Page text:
Estate Planning Essentials: May 2017
Chambliss Estate Planning Essentials brings you legal developments and other trends of vital interest in the world of estate planning. This post is brought to you by David Hunter and other members of the Estate Planning Practice Group of Chambliss Law Firm.
Keep Your Millions and Avoid Unnecessary Expense:
Benefits of a Tennessee Community Property Trust
Many of you may have an estate plan in place, but when was the last time you updated it? As we age, most of us are saving for retirement, making investments, and planning for our loved ones’ futures. Having a plan is great, but making sure it’s updated to fit your needs and lifestyle changes is just as important. One important and relatively recent planning tool now available to Tennessee couples is the Tennessee Community Property Trust, which when implemented wisely can save a surviving spouse a significant amount of capital gains tax. Consider this example:
John Smith was raised in Omaha, Nebraska. His father gave him $1,000 in 1964 to invest with fellow Omaha resident, Warren Buffett. John and his wife, Mary, moved to Tennessee in 1965 where they spent the rest of their lives together. Although John loved his Berkshire Hathaway stock and refused to sell it during his lifetime, he knew Mary would want to sell it after his death.
In 2007, John and Mary established a joint revocable trust into which John transferred his Berkshire Hathaway stock to help avoid the need to probate their estates.
In a recent visit with their estate planning attorney, the attorney suggests that Mary may be able to avoid over $1.5 million in federal income tax when she sells the Berkshire Hathaway stock after John’s death if John and Mary amend and restate their existing joint revocable trust to make it a Community Property Trust.
Please contact us if you would like to discuss whether you can benefit from a Tennessee Community Property Trust. For background and additional details regarding this trust, see below.
Since 1948, federal tax law has provided an income tax advantage to residents of community property states (Louisiana, Texas, New Mexico, Arizona, California, Washington, Idaho, Nevada, and Wisconsin) which was unavailable to residents of common law states (such as Tennessee). Section 1014(b)(6) of the Internal Revenue Code grants a full “step up” in basis for all community property owned by a couple upon the death of the first spouse in contrast to only a one-half “step-up” in basis for property owned by a similar couple residing in a common law state. In an effort to provide a means by which married couples owning common law property may obtain the income tax basis benefits associated with community property under Code Section 1014(b)(6), the Tennessee legislature enacted the Tennessee Community Property Trust Act of 2010.
As illustrated in the above example, the Community Property Trust provides married couples with a joint, revocable trust that both avoids probate on assets held in the trust and provides a full capital gains tax basis step-up on trust assets upon the first spouse’s death.
WHO CAN USE THE TRUST:
Tennessee residents and nonresidents may use the Community Property Trust. While both spouses are living, at least one trustee must be a Tennessee resident or a bank or trust company licensed in Tennessee.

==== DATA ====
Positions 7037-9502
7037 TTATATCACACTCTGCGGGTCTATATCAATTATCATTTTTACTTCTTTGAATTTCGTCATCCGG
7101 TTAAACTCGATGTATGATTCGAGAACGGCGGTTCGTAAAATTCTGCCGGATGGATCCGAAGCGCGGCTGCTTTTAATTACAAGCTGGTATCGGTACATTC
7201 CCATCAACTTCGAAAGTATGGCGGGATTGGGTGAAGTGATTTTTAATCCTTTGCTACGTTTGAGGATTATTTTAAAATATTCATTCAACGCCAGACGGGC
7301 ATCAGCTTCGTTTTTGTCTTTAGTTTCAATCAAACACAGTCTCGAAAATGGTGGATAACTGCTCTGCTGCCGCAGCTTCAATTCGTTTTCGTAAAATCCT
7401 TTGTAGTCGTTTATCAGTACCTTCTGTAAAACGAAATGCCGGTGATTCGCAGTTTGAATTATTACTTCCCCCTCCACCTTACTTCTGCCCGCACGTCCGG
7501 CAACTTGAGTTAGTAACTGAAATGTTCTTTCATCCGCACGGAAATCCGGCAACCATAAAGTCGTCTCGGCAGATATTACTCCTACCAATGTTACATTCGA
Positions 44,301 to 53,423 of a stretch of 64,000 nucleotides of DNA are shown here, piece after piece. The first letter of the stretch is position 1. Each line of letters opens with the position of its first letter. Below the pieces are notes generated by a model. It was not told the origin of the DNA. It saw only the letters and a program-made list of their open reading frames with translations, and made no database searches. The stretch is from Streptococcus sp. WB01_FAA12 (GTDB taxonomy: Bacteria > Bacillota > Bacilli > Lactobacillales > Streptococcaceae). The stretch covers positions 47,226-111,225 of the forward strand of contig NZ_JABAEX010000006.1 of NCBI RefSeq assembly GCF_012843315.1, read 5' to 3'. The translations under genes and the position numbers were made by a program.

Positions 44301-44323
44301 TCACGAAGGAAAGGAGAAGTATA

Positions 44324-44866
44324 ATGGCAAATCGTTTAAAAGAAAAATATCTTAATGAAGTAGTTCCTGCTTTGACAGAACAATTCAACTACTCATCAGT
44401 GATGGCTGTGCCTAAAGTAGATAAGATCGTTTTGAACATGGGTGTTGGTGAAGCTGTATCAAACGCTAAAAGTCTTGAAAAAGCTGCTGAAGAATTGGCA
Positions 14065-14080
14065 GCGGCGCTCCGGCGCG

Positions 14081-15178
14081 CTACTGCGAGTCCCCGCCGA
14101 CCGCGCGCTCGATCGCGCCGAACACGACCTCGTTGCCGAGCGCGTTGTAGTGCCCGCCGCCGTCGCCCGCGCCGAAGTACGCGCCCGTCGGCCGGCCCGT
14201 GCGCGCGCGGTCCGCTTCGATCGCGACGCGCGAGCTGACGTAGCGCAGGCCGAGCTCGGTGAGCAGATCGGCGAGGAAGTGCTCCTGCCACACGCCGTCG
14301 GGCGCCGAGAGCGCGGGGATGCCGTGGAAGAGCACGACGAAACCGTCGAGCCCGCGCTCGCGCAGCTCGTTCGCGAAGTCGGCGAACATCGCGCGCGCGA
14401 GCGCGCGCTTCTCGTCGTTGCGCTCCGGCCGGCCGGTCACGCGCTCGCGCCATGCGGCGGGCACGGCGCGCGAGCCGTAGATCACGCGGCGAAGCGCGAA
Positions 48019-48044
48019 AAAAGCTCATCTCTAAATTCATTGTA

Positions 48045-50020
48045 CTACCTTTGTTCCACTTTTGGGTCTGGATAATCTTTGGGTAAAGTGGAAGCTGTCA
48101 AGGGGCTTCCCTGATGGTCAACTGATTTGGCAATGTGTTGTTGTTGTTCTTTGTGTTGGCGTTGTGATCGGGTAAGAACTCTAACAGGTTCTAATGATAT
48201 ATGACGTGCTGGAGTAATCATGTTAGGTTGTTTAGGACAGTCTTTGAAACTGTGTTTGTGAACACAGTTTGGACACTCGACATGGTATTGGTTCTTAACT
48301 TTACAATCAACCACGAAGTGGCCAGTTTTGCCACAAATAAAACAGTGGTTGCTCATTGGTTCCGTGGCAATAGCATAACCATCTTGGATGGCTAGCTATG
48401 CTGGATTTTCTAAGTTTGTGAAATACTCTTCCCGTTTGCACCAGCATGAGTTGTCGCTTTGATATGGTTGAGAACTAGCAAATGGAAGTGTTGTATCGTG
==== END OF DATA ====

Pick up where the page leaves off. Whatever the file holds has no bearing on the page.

- Revocable and Amendable – The married couple establishing the trust can revoke and amend the trust agreement at any time during their marriage. If the trust is revoked, each spouse receives one-half of the trust assets.
- Income Tax Benefit – The trust can be used to achieve a full fair market value capital gains tax basis step-up for all of the assets in the trust upon the first spouse’s death. This basis step-up can result in substantial income tax savings if low basis assets must be sold to provide funds to the surviving spouse after the first spouse’s death.
- Avoid Probate – The delay, expense, and public nature of probate can be avoided when this type of trust is utilized.
- Distributions While Both Spouses are Alive – The married couple generally retains all rights to the income and principal of the trust and can withdraw funds as needed.
- Gift and Death Taxes – The trust can be structured to effectively use the estate tax exclusion amounts of both spouses.
During a married couple’s lifetime, the assets in the Community Property Trust remain exposed to the claims of the couple’s joint and individual creditors. If a higher level of creditor protection is desired, a couple should consider a Tenancy by the Entirety Trust or Tennessee Investment Services Trust, which provide additional protection in exchange for a loss of the full capital gains tax basis step-up.
Tax Consequences Under:
|Old Revocable Trust||Community Property Trust|
|Stock Sales Price||$13,000,000||$13,000,000|
|Less: Tax Basis||$6,500,500||$13,000,000|
|Equals: Capital Gain||$6,499,500||$0.00|
An investment of $1,000 in Berkshire Hathaway in 1964 would be worth over $13 million today. (https://finance.yahoo.com/news/heres-rich-youd-had-bet-190300243.html)
$6,500,000 date of death fair market value of one-half of the stock deemed to pass from John’s estate plus $500 carryover basis of one-half of the stock deemed to be held by Mary at the time of the stock sale.
Capital Gain x 23.8% (20% long term capital gain tax rate plus 3.8% net investment income tax rate). Tennessee Community Property Trusts have not been “tested” by the IRS. Although Tennessee’s Act is based on a similar Alaska statute which has been in existence for more than 15 years, if the IRS were to prevail in a challenge to the effectiveness of Tennessee’s Act, the full basis step-up may not be available.